Der Stürmer

Der Stürmer Christmas 1929

Der Stürmer (literally, ‘The Stormer;’ or more accurately, ‘The Attacker’) was a weekly Nazi newspaper published from 1923 to the end of World War II in 1945. It was a significant part of the Nazi propaganda machinery and was vehemently anti-Semitic. Unlike the ‘Völkischer Beobachter’ (‘The People’s Observer’), the official party paper which gave itself an outwardly serious appearance, the tabloid-style ‘Der Stürmer’ often ran obscene materials such as anti-Semitic caricatures and accusations of blood libel, pornography, anti-Catholic, anti-capitalist and anti-reactionary propaganda. The paper originated at Nuremberg; the first copy was published April 20, 1923. Its circulation grew over time, distributing to a large percentage of the German population as well as Argentina, Brazil, Canada and the United States.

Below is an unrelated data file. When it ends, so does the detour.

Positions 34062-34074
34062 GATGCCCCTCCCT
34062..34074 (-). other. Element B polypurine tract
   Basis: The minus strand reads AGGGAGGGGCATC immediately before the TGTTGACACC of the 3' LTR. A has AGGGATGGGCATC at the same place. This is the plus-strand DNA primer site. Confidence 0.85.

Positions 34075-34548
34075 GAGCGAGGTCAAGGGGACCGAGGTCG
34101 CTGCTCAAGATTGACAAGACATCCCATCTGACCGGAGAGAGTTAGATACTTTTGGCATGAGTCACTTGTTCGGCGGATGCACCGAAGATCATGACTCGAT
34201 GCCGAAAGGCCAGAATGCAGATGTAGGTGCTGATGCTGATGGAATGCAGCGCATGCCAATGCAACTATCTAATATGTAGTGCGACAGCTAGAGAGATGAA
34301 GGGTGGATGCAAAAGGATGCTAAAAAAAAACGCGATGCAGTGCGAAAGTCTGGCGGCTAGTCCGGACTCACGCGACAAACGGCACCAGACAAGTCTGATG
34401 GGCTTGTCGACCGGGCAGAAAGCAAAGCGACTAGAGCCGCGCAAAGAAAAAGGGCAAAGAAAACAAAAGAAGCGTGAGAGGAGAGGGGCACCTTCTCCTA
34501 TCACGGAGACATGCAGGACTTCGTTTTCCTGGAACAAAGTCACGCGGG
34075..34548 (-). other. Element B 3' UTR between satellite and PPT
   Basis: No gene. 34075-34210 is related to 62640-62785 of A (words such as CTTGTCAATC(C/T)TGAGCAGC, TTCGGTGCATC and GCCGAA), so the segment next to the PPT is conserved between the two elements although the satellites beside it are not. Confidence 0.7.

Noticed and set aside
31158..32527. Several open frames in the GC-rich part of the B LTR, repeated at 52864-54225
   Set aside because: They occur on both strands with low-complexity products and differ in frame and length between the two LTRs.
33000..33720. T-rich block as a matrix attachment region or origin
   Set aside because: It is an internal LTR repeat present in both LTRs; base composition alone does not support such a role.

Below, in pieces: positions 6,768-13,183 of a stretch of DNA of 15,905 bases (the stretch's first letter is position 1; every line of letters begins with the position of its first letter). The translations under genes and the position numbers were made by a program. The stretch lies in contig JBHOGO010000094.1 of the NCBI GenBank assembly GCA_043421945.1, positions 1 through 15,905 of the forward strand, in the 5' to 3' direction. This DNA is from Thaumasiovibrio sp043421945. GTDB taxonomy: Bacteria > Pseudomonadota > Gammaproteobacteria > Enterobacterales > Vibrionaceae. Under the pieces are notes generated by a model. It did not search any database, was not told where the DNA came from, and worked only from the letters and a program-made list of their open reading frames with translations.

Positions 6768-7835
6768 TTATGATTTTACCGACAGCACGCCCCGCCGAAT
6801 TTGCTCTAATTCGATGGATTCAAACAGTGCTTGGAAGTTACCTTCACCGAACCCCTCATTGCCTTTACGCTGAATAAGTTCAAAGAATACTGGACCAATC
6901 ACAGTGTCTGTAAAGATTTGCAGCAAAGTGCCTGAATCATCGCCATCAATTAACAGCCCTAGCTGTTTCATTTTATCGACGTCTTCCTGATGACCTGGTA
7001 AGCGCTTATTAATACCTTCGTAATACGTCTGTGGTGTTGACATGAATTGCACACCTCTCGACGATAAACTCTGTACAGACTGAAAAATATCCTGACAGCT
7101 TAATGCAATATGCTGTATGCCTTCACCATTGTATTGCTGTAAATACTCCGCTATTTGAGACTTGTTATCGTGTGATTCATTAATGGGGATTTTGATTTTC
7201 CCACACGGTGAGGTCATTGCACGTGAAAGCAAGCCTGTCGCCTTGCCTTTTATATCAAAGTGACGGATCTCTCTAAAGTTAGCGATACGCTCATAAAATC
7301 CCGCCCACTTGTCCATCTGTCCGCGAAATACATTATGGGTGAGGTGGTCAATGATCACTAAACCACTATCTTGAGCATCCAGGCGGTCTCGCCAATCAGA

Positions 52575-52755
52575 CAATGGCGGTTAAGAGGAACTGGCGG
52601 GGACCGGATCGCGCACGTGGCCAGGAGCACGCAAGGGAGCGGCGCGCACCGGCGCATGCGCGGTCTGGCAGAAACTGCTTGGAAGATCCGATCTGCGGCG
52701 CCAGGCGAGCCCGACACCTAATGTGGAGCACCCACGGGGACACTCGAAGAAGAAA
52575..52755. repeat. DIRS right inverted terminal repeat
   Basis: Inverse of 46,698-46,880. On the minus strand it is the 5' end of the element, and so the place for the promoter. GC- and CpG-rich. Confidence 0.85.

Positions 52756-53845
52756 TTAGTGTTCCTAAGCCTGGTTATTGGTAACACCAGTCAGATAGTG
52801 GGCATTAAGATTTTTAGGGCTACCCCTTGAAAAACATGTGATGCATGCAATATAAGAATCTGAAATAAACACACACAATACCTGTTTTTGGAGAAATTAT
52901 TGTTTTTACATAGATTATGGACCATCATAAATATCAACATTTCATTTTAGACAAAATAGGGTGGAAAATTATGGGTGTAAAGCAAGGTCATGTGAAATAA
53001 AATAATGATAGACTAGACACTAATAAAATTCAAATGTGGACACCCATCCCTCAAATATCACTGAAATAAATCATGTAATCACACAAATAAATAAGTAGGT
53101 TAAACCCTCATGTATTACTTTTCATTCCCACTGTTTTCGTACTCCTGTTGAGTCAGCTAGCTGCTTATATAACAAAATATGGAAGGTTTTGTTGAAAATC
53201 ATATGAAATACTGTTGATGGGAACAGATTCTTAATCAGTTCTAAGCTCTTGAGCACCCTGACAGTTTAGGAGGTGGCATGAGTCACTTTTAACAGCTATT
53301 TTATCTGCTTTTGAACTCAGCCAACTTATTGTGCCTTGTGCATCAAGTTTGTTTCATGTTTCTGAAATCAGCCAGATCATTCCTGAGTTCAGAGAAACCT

‘Der Stürmer’ was best-known for its effective anti-semitic caricatures, which revealed Jews as ugly characters with exaggerated facial features and misshapen bodies. Many of these drawing were the work of Philipp Rupprecht, known as Fips, who was one of the best-known anti-Semitic cartoonists, his virulent attacks wedding ‘Jewish capitalists’ with ‘Jewish Communism.’ At the bottom of the title page there was always the motto ‘Die Juden sind unser Unglück!’ (‘The Jews are our misfortune!’), coined by German historian, Heinrich von Treitschke in the 1880s. The paper’s other motto was: ‘Deutsches Wochenblatt zum Kampfe um die Wahrheit’ (‘German Weekly Newspaper in the Fight for Truth’).

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